Louisiana news briefs

From The Associated Press.

Court gives OK to juvenile concealed handgun ban
NEW ORLEANS (AP) — Louisiana’s Supreme Court has upheld the state’s ban on possession of concealed handguns by juveniles, rejecting arguments that a constitutional amendment approved by voters in 2012 prohibits the Legislature from enacting concealed weapon laws.
Tuesday’s opinion written by Justice Marcus Clark said the amendment does not prohibit sensible firearms regulation and that “common sense, science and social science” all hold that possession of a handgun by a juvenile is dangerous to the public.
The 2012 amendment says that any gun restriction in state law must be subject to “strict scrutiny” by the court — meaning the state carries a heavy burden to prove the restriction is necessary to meet a government interest, such as public safety.

Jobless rate drops to 5.7%
BATON ROUGE (AP) — Louisiana’s unemployment rate dropped sharply to 5.7 percent in December, even as the state’s labor force expanded.
A separate survey shows payrolls fell slightly from November, but remain 19,000 jobs above December 2012. Both sets of figures — adjusted to cancel out normal seasonal changes — were released Tuesday by the U.S. Labor Department.
It’s the fourth straight month unemployment has fallen in Louisiana, as the state’s job market recovered from a slowdown in early 2013. Louisiana’s unemployment rate was 6.3 percent in November and 5.6 percent in December 2012.
Rhode Island had the nation’s worst jobless rate at 9.1 percent, while North Dakota was again lowest at 2.6 percent. Unemployment rates fell or were unchanged in 44 U.S. states in December. The Labor Department said Tuesday that employers added jobs to payrolls in 30 states and cut jobs 19.
The national unemployment rate dropped to 6.7 percent in December from 7 percent in November. It was also below the 7.9 percent level of December 2012.

2 teens killed, 4 others injured in high speed crash
PINEVILLE (AP) — State police say two teenagers were killed and four others injured in a single vehicle crash in Rapides Parish.
Troopers say the accident happened around 9 a.m. on Ridgolette Road west of U.S. 71.
Trooper Scott Moreau says a Jeep driven by a 16-year-old of Pineville topped a small hill at a high rate of speed and the vehicle became airborne.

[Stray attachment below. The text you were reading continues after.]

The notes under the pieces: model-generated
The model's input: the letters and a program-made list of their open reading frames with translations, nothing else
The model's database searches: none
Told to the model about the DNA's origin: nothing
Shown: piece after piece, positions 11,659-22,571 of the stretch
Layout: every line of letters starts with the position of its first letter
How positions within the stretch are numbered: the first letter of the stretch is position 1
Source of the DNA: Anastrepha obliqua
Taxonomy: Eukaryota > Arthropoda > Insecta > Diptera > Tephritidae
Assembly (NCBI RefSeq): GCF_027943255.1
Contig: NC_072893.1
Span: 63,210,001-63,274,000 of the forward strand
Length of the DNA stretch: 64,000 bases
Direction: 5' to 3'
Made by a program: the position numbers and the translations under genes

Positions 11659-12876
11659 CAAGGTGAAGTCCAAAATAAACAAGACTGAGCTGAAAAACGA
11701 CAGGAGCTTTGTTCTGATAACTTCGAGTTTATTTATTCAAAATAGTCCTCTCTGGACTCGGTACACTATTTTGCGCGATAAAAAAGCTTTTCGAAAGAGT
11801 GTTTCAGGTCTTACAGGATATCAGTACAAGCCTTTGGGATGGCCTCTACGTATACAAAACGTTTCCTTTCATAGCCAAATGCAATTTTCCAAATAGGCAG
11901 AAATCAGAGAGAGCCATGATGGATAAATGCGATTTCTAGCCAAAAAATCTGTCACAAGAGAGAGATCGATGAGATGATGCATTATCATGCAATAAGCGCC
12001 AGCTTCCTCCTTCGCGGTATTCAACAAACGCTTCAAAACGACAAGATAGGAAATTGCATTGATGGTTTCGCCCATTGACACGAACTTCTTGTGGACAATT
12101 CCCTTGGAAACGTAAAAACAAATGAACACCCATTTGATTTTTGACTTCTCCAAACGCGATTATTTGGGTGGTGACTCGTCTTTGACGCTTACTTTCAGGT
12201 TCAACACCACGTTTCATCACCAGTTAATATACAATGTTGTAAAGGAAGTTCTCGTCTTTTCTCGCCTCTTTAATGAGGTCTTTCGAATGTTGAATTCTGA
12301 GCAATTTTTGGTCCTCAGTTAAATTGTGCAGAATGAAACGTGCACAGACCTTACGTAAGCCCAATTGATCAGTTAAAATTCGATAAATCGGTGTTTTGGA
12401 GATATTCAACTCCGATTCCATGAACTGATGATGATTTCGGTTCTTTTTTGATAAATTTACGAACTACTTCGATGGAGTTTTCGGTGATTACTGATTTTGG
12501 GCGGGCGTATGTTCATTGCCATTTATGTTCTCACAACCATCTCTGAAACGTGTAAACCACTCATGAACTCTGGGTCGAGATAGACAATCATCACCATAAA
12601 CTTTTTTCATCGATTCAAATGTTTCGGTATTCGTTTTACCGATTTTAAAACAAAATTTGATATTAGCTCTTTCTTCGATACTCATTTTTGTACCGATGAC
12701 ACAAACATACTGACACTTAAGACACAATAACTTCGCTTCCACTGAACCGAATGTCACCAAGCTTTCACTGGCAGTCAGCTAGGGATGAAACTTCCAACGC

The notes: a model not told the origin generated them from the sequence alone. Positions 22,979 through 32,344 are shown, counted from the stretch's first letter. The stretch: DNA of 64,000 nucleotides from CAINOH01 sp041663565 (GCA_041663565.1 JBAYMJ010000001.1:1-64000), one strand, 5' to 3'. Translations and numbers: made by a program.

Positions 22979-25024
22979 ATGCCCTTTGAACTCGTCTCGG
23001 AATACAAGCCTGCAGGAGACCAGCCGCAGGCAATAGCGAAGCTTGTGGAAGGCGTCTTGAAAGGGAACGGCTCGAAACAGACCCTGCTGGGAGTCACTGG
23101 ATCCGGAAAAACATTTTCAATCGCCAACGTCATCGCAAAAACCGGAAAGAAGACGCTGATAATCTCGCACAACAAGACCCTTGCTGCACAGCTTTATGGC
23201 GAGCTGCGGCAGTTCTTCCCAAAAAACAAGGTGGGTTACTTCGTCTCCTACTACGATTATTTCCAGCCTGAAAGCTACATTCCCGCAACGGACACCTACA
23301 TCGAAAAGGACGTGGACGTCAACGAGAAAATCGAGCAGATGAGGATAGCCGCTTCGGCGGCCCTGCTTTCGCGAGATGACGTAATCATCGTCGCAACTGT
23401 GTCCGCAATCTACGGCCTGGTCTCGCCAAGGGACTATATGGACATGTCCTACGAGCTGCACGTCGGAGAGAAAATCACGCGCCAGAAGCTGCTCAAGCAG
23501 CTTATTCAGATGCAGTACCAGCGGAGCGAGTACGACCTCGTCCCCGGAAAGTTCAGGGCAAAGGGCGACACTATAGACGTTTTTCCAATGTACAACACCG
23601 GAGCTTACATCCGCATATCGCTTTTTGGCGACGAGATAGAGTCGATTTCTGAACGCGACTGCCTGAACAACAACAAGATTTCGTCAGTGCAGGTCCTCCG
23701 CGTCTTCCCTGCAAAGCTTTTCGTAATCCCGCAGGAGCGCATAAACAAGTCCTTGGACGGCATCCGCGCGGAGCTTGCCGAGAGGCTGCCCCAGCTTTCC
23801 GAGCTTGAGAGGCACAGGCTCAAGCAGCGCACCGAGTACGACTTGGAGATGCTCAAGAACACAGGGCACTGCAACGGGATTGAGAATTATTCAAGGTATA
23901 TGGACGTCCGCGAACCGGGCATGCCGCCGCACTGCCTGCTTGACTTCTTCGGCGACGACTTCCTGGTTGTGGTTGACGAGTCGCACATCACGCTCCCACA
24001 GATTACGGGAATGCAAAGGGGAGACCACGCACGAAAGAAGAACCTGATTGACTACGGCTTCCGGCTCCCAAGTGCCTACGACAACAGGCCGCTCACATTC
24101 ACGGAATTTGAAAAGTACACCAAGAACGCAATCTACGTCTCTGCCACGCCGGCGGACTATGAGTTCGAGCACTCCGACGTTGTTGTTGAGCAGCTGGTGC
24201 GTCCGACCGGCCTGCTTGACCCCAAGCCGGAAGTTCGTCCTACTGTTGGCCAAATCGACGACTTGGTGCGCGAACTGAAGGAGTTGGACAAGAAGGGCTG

Moreau says the SUV left the roadway and hit a large tree.
He says the driver suffered minor injuries.
Moreau identified the dead as 17-year-old Logan Cameron Ammons, of Ball, and 15-year-old Christain Gage Lavallie, of Pineville.
Four other passengers received moderate injuries and were taken to two Alexandria hospitals.

State execution method change won’t end challenge
BATON ROUGE (AP) — Louisiana’s shift to a two-drug lethal injection method has worsened the risk of cruel and unusual punishment for a DeSoto Parish man scheduled for execution next week, an attorney for the condemned killer said Tuesday.
Gary Clements is asking a federal judge to postpone the Feb. 5 execution date set for Christopher Sepulvado, who was convicted of the 1992 beating and scalding death of his 6-year-old stepson.
Clements has argued the judge should delay the execution because of continuing questions about the drugs that will be used, how the state will obtain them and whether the method violates Sepulvado’s constitutional right against cruel and unusual punishment.
The Department of Corrections announced late Monday that the Louisiana State Penitentiary didn’t have the pentobarbital that its execution protocol said would be used for the injection. The department said it rewrote the protocol to also allow for a two-drug combination used in Ohio that includes the sedative midazolam and the painkiller hydromorphone.
In new court documents filed Tuesday, Clements said that two-drug method could put Sepulvado even more at risk. The attorney cited witness statements describing a man recently executed in Ohio as gasping, struggling and convulsing for up to 15 minutes after the drugs began flowing.